Metabolomic changes in Mycobacterium avium subsp. paratuberculosis (MAP) challenged Holstein–Friesian cattle highlight the role of serum amino acids as indicators of immune system activation

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Type Article
Original languageEnglish
Article number21
Number of pages12
Issue number4
Early online date23 Mar 2022
Publication statusPublished - 23 Mar 2022
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Paratuberculosis, commonly known as Johne’s disease, is a chronic granulomatous infection of ruminants caused by Mycobacterium avium subspecies paratuberculosis (MAP). Clinical signs, including reduced milk yields, weight loss and diarrhoea, are typically absent until 2 to 6 years post exposure.

To identify metabolomic changes profiles of MAP challenged Holstein–Friesian (HF) cattle and correlate identified metabolites to haematological and immunological parameters.

At approximately 6 weeks of age, calves (n = 9) were challenged with 3.8 × 109 cells of MAP (clinical isolate CIT003) on 2 consecutive days. Additional unchallenged calves (n = 9) formed the control group. The study used biobanked serum from cattle sampled periodically from 3- to 33-months post challenge. The assessment of sera using flow infusion electrospray high resolution mass spectrometry (FIE-HRMS) for high throughput, sensitive, non-targeted metabolite fingerprinting highlighted differences in metabolite levels between the two groups.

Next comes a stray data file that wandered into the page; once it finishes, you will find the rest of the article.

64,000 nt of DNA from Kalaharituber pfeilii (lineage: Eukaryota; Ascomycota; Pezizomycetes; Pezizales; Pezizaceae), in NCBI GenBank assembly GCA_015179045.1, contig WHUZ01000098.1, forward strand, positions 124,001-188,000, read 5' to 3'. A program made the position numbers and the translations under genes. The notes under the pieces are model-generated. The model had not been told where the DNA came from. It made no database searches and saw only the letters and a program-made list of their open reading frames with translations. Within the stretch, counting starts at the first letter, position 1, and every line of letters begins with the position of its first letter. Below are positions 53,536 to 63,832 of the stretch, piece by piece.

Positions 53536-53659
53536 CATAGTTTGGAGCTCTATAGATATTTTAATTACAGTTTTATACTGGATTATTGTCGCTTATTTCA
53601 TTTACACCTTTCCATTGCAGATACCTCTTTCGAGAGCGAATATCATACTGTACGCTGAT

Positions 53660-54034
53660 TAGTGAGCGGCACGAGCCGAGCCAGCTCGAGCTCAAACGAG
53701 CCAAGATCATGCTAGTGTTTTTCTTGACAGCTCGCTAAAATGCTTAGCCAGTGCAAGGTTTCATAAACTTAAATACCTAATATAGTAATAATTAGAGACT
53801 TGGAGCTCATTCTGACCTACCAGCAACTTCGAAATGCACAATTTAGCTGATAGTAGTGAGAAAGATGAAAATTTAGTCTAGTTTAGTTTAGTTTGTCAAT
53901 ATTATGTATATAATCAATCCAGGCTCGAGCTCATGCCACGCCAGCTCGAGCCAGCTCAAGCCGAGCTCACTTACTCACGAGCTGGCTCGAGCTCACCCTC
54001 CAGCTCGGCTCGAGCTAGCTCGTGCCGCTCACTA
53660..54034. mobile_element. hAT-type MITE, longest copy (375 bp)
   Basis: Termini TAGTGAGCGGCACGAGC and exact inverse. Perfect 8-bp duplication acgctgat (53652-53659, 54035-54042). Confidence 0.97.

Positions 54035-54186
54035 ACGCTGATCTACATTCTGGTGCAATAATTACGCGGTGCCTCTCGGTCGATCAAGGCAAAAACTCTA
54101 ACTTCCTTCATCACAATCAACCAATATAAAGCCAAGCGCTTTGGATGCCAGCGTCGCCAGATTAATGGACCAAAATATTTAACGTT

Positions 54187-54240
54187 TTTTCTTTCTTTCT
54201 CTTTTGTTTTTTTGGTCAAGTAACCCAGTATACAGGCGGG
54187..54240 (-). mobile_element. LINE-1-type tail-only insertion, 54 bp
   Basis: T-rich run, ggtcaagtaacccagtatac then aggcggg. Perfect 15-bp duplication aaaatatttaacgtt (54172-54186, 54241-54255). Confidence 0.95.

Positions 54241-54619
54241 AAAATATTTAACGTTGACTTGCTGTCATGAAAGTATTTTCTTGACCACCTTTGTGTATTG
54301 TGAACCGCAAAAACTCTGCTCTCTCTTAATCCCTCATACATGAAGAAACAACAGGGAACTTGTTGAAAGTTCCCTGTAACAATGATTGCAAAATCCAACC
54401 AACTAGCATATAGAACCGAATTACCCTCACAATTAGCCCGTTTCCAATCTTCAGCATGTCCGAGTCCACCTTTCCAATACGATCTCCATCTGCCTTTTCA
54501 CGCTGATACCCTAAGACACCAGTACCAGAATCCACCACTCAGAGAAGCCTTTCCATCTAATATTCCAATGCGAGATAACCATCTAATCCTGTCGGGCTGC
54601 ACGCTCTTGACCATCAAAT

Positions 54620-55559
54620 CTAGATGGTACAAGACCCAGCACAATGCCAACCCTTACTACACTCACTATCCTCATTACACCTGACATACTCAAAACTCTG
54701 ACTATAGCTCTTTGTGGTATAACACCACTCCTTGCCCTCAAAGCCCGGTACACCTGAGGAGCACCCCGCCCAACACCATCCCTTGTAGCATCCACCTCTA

In total, 25 metabolites which were differentially accumulated in MAP challenged cattle were identified, including 20 which displayed correlation to haematology parameters, particularly monocyte levels.

The targeted metabolites suggest shifts in amino acid metabolism that could reflect immune system activation linked to MAP and as well as differences in phosphocholine levels which could reflect activation of the Th1 (tending towards pro-inflammatory) immune response. If verified by future work, selected metabolites could be used as biomarkers to diagnose and manage MAP infected cattle.


  • mycobacterium avium subspecies paratuberculosis, metabolomics, haematology, amino acids, immune response